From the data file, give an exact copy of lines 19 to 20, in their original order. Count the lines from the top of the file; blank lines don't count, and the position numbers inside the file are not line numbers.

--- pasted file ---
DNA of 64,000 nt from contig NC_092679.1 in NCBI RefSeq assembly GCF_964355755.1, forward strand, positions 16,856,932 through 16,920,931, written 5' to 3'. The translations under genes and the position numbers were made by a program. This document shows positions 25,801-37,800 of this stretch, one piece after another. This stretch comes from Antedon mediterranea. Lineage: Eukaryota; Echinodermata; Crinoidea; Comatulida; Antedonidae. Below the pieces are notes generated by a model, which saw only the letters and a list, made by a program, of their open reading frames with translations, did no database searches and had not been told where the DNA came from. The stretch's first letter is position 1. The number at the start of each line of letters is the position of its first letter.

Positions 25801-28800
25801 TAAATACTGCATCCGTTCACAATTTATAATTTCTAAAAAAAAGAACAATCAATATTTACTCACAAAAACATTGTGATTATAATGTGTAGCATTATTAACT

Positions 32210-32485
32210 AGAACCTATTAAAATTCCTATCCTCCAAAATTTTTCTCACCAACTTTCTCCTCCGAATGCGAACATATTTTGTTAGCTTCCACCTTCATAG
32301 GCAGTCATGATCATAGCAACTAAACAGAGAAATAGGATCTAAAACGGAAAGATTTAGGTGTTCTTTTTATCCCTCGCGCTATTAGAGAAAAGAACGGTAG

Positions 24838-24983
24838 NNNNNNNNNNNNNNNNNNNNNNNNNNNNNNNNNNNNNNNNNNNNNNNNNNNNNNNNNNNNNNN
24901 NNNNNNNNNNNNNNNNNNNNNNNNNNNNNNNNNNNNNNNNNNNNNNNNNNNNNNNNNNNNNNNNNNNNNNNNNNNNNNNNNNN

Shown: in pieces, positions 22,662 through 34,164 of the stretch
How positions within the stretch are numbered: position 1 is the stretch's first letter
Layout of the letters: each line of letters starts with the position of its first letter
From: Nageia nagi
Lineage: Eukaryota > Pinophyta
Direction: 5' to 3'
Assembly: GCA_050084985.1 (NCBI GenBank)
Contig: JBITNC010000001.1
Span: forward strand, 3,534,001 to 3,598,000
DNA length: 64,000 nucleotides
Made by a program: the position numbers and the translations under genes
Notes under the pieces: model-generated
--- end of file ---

DNA length: 64,000 nucleotides
Made by a program: the position numbers and the translations under genes